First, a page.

Buying a hotel or motel is always a large and complicated transaction. Every hotel is different, and buyers must seek to understand a property’s potential in the context of dynamic market conditions. It is critical to do extensive due diligence on any hotel or motel purchase.

Here are 4 things you must consider before buying a hotel or motel.

1. Understand The Key Financials Of The Hotel Or Motel

When you are analyzing a hotel or motel for purchase, it’s essential to understand the key financial measures of hotel performance. Be sure to request or calculate them for the hotel or motel you are considering buying.

  • Average Daily Rate is the average rate paid by guests at the hotel. You can calculate it for a specific period of time by taking the total revenue of the hotel during that period and dividing by the number of rooms sold during that period. This number may feed your cash flow projections and is a major driver of occupancy, so it is important to understand the average rate your guests are paying.
  • Occupancy Rate reflects the occupancy of the property. This is calculated by dividing the number of rooms sold by the total number of rooms in the hotel or motel. From this, you can calculate the Market Penetration Index by dividing your occupancy rate by the market occupancy rate and multiplying the result by 100. If the result is over 100, the hotel is performing well for its market in terms of occupancy.
  • Revenue Available Per Room (RevPAR) is a performance metric specific to hotels and motels and Revenue Generated Index. It is calculated by multiplying a hotel’s Average Daily Rate by its Occupancy Rate. A higher RevPAR is usually a good thing because it means a hotel’s Average Daily Rate, Occupancy Rate, or both are high or increasing. However, don’t use RevPAR in isolation because it fails to consider the scale of the hotel.
  • Average Length of Stay is an important metric for any hotel manager because fewer turnovers means lower operational costs and labor. You calculate it by dividing the occupied rooms by the number of bookings for a specific period of time. A higher Average Length of Stay can point to higher profits.
  • EBITDA stands for Earnings Before Interest Tax Depreciation and Amortization. It is a measure of operational profitability for hotels and other types of businesses. It is sometimes used as a proxy for cash flow or profit, but it is not quite the same. It is calculated as Total Revenue – Total Expenses (excluding interest, tax, depreciation, and amortization). EBITDA is important in the hotel industry because it reveals to buyers, investors, and lenders the amount of cash flow available to cover operational expenses and pay interest on the loan.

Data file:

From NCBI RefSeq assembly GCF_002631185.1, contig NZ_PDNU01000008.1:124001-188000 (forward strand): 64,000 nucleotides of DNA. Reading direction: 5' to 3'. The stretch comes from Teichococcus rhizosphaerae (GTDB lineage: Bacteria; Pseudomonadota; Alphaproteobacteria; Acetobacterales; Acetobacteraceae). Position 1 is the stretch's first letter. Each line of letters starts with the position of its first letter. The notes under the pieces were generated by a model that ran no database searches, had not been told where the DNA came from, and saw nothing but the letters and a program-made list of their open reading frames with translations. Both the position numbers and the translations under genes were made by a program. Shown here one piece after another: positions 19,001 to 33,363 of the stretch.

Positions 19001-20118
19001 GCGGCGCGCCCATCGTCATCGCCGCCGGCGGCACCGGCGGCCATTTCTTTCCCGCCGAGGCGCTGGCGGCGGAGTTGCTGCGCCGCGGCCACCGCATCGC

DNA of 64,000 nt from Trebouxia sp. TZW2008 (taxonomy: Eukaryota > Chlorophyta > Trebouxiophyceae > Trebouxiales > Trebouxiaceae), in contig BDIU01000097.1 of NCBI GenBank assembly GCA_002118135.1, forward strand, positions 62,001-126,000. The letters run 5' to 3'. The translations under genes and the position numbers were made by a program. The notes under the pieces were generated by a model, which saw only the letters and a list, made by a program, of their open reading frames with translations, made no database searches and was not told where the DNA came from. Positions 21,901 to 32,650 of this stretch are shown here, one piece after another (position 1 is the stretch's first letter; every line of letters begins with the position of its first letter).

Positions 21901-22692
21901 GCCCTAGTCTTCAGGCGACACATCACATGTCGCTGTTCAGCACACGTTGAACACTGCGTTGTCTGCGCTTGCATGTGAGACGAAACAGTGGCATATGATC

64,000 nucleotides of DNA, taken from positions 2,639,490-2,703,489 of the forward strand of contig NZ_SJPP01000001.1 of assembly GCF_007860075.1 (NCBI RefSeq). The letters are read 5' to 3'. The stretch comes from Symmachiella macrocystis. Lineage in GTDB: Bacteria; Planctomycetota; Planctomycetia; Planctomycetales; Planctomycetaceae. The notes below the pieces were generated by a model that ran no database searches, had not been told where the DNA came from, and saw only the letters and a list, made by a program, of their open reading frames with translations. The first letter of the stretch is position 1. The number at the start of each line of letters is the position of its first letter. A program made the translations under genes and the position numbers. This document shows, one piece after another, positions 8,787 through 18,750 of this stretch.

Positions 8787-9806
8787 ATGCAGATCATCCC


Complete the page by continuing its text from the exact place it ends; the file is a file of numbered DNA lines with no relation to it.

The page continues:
If you take the time to understand these metrics, you be able to gain a nuanced perspective of the underlying financials and performance of a particular hotel or motel. This list is not exhaustive. You should be sure to do your research, including requesting financials and tax records, inventory records, leases, contracts, warranties, and environmental studies.

2. Consider How This Hotel Or Motel Creates Synergies With Your Other Assets

A synergy is the concept that the combined value of two assets may be greater than the two assets separately. If you are buying a hotel or motel and already have other hotels or motels, you may be able to realize synergies in the transaction. For instance, you may be able to share staff between the properties or even merge back office functions like payroll. These steps can save your business money and promote efficiency, and should be factored into your projections.

3. Find a Good Lender and Understand Their Requirements

Be sure to explore all of your options for hotel loans before picking one.

In addition to ensuring that the cash flows of the hotel can cover the loan payments, a lender may have numerous restrictions and requests regarding the financing required for a hotel purchase. Make sure to understand your lender’s preferred Debt Service Coverage Ratio, which is Net Operating Income / Annual Debt Service. Net Operating Income is Total Revenues Minus Total Expenses. Debt Service is the cash required to make interest and principal payments on a loan. Most commercial real estate lenders want this ratio to be 1.4+ for hotels and motels.

If the hotel you are purchasing has a franchise model, make sure you know your lender’s policies about working with franchised hotels. Your lender may require a so called “Comfort Letter,” which addresses the lender’s rights in the event of a default. The lender may require a Hotel Management Agreement, which stipulates certain things about the hotel should be run and managed. The lender may also require that you maintain a certain capital reserve in a lender controlled account. Be sure to seek out a lender that is familiar with these types of loans.

4. Pick the Right Bid Price

The most important part of buying a hotel or motel is determining how much to bid. In order to determine the right price, you have to take into consideration many factors, including the property’s current performance, the surrounding market, and the future outlook. Determine your price using expected future revenues and expenses using realistic estimates. Perform a discounted cash flow analysis or hire someone to do it for you, and examine nearby comparable hotel sales. The price will depend on the market conditions and your unique situation.

Do Your Homework and Partner With the Right Experts

When considering any hotel or motel purchase, it pays to do your homework and be selective. Along the way, be sure to seek out experts and partners such as an attorney, accountant, and experienced lender to assist you with the transaction.

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